In another LA Times piece entitled "Herbert Marcuse: Accentuating the Negative", published July 27, 1969, Roger Rapoport gives details of an interview with Erica Sherover, doctoral candidate at the time as well as Marcuse's research assistant (and future wife), as well as another short snippet of a lecture with Dr. Marcuse; the article gives further insight into his teaching methods and personality.

Erica Sherover, speaking about how Dr. Marcuse generates a healthy amount of academic turmoil in the classroom, is quoted as saying, "He's at his best when dealing with leftists who've swallowed a lot of jargon. They expound theories and he says, 'What do you mean by that?' He forces them to expose their ignorance".

Rapoport goes on to give details of a "Marx and Lenin" lecture he sat in on:

"In class, Marcuse comes on like like a Teutonic master. Ready to convene a 'Marx and Lenin' lecture, he silences gossiping students by coming up from behind and poking them gently with his pointer. He begins class by promoting an extracurricular discussion of the SDS leaflet that has attacked his teaching methods. 'Could we meet next monday night?' he says afterwards. Student heads nod, but one boy laments: 'That's the night of the jazz concert.' 'Very well,' says Marcuse. 'We shall put the two together.' After the laughter subsides, Marcuse lectures on Marxian theory: 'Moral judgements do not play any role in capitalism. The theory calls for a specific social and political practice. There's not the slightest indication in Marx of capitalist conspiracy of the upper class. There is no theory of the evil character of capitalists. Even if all capitalists are angels, there would still be disintegration and a need for radical change.'"

Works Cited

Rapoport, Roger. "Herbert Marcuse: Accentuating the Negative". Los Angeles Times, Jul 27, 1969, p. N12-15.

Seidenbaum, Art. "The Trouble With Students". Los Angeles Times, May 11, 1969, p. M9-14.

Saturday, August 14, 2010

Repressive Tolerance at UCSD? Undergraduate speaker controversy occasioned a neglected Los Angeles Times piece by Marcuse

A strange episode at UCSD in 1970 resulted in an interesting set of articles published in the Los Angeles Times, including one by Herbert Marcuse that we do not find on his official bibliography or on the website marcuse.org. In it, Marcuse defends his doctrine of repressive tolerance in the context of a controversy about teaching at UCSD.

The essay "Repressive Tolerance", originally written in 1965 and found in its entirety as printed in the book A Critique of Pure Tolerance in 1969, advocates intolerance toward groups that are generally harmful, or, themselves intolerant. For Marcuse, the liberal ideal of "tolerance" should not be extended to groups like the Right Wing who are themselves intolerant of other groups. He states, "Given this situation, I suggested in 'Repressive Tolerance' the practice of discriminating tolerance in an inverse direction, as a means of shifting the balance between Right and Left by restraining the liberty of the Right, thus counteracting the pervasive inequality of freedom (unequal opportunity of access to the means of democratic persuasion) and strengthening the oppressed against the oppressed". An episode at UCSD shows Marcuse practicing the doctrine, by using a Right Wing speaker's lack of credentials to cast into doubt his right to address a group of college students earning credit for a course.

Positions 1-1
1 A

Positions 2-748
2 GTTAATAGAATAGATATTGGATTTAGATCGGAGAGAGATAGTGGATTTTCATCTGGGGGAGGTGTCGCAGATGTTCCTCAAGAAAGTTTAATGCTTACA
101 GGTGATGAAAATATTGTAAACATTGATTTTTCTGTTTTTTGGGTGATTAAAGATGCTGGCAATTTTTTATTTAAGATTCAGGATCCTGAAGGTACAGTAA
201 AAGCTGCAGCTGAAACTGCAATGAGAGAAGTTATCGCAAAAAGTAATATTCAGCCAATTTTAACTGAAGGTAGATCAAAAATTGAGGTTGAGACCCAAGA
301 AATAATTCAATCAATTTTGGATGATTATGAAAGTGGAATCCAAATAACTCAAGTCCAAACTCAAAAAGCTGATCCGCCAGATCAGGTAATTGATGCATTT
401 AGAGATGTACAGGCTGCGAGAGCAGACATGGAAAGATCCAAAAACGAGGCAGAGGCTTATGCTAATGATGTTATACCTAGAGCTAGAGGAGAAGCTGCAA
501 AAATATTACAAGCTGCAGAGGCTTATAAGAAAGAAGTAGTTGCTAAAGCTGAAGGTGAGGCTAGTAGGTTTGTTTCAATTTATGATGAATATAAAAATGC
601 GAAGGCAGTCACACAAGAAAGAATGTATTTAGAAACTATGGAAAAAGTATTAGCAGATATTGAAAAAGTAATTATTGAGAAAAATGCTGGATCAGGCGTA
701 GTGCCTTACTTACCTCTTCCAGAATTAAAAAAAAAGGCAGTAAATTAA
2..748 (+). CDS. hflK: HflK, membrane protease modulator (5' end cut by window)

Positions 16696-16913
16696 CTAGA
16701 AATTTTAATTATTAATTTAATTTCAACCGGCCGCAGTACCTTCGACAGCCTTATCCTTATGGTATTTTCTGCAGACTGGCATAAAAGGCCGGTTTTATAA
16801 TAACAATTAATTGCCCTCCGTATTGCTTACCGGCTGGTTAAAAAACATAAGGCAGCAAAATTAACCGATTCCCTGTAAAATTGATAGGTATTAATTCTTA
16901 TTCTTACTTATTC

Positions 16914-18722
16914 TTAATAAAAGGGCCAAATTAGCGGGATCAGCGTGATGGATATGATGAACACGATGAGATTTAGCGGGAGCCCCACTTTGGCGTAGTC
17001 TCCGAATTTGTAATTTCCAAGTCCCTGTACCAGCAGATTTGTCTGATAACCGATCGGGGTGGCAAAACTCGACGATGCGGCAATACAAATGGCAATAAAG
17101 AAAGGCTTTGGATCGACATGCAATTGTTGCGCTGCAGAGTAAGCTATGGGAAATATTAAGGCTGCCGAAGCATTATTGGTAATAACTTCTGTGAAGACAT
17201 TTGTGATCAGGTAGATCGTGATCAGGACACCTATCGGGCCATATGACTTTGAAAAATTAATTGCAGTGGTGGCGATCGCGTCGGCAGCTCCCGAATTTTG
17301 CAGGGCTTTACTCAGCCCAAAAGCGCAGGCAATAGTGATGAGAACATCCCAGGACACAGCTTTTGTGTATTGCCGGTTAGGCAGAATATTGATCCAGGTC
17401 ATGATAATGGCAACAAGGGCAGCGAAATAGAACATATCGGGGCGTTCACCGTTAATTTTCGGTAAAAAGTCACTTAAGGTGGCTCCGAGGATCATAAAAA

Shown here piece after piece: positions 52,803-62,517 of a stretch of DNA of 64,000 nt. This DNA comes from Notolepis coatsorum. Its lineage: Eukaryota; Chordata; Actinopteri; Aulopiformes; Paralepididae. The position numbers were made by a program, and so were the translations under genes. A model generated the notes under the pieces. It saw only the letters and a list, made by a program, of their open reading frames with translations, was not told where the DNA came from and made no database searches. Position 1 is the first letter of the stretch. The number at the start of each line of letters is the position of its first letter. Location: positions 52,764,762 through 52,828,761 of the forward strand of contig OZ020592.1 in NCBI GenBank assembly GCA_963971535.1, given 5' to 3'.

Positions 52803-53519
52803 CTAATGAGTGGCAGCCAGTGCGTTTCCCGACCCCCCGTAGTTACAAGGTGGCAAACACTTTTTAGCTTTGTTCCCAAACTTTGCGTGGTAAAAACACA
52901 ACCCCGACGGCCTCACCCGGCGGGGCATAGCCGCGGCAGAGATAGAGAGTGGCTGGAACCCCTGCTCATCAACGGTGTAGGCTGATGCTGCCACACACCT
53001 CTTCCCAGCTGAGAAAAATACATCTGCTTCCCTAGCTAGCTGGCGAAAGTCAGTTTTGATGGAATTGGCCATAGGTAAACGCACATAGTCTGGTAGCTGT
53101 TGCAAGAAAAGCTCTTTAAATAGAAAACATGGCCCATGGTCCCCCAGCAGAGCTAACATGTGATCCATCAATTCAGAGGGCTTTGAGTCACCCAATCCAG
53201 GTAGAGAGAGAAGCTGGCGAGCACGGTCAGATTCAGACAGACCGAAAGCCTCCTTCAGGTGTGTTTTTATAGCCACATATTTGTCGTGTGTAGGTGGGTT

The issue began when Marcuse protested the coming appearance of Dr. Fred Schwarz, the president of the Christian Anti-Communist Crusade. Schwarz was invited by UCSD (tracking down exactly who) to give the lead off lecture for a course entitled "Conservative and Traditional Views of Contemporary Issues". In a letter to Dr. Martin Chamberlain, director of UCSD extension (a letter which we are trying to locate) Marcuse stated that Schwarz' visit was, "an insult to the intelligence of any serious audience, a mockery of conservative thought". Marcuse said Schwarz was described in a book (the title of which we hope is in his letter to Chamberlain) as "a hate-monger and rabble-rouser". These events are described in an article entitled "Marcuse Protests Anti-Red Lectures at UC San Diego" written by a staff writer at the LAT (published on March 27, 1970).

In response, Dr. William Banowsky, who at the time was the Chancellor of the new campus of Pepperdine College, wrote an article entitled "An Unwitting Score for Tolerance", published in the LAT April 5, 1970. The article was meant to be a direct blow to Marcuse's doctrine of repressive tolerance. Banowsky says that Marcuse's objection "misses the point" and that he (Marcuse) "may have unintentionally scored a point for the other side". Banowsky essentially calls Marcuse a hypocrite for denying his opponent the right to speak yet affirming his own; Banowsky asserts that repressive tolerance essentially means 'tolerate my view, and not yours'.